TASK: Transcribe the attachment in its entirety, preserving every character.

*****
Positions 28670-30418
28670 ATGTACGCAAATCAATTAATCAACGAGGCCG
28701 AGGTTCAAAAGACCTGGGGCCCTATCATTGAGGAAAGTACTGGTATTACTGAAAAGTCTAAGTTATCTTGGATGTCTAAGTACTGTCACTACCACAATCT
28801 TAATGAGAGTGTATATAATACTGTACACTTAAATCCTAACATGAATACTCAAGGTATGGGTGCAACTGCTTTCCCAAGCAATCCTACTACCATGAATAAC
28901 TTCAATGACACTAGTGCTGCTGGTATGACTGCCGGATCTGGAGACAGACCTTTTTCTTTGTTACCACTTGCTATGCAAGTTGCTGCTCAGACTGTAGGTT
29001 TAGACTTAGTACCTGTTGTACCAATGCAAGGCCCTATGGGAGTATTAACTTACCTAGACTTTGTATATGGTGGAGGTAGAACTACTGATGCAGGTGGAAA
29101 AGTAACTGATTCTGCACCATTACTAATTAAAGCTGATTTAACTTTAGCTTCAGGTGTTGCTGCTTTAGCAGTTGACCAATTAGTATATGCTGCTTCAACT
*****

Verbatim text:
Positions 28670-30418
28670 ATGTACGCAAATCAATTAATCAACGAGGCCG
28701 AGGTTCAAAAGACCTGGGGCCCTATCATTGAGGAAAGTACTGGTATTACTGAAAAGTCTAAGTTATCTTGGATGTCTAAGTACTGTCACTACCACAATCT
28801 TAATGAGAGTGTATATAATACTGTACACTTAAATCCTAACATGAATACTCAAGGTATGGGTGCAACTGCTTTCCCAAGCAATCCTACTACCATGAATAAC
28901 TTCAATGACACTAGTGCTGCTGGTATGACTGCCGGATCTGGAGACAGACCTTTTTCTTTGTTACCACTTGCTATGCAAGTTGCTGCTCAGACTGTAGGTT
29001 TAGACTTAGTACCTGTTGTACCAATGCAAGGCCCTATGGGAGTATTAACTTACCTAGACTTTGTATATGGTGGAGGTAGAACTACTGATGCAGGTGGAAA
29101 AGTAACTGATTCTGCACCATTACTAATTAAAGCTGATTTAACTTTAGCTTCAGGTGTTGCTGCTTTAGCAGTTGACCAATTAGTATATGCTGCTTCAACT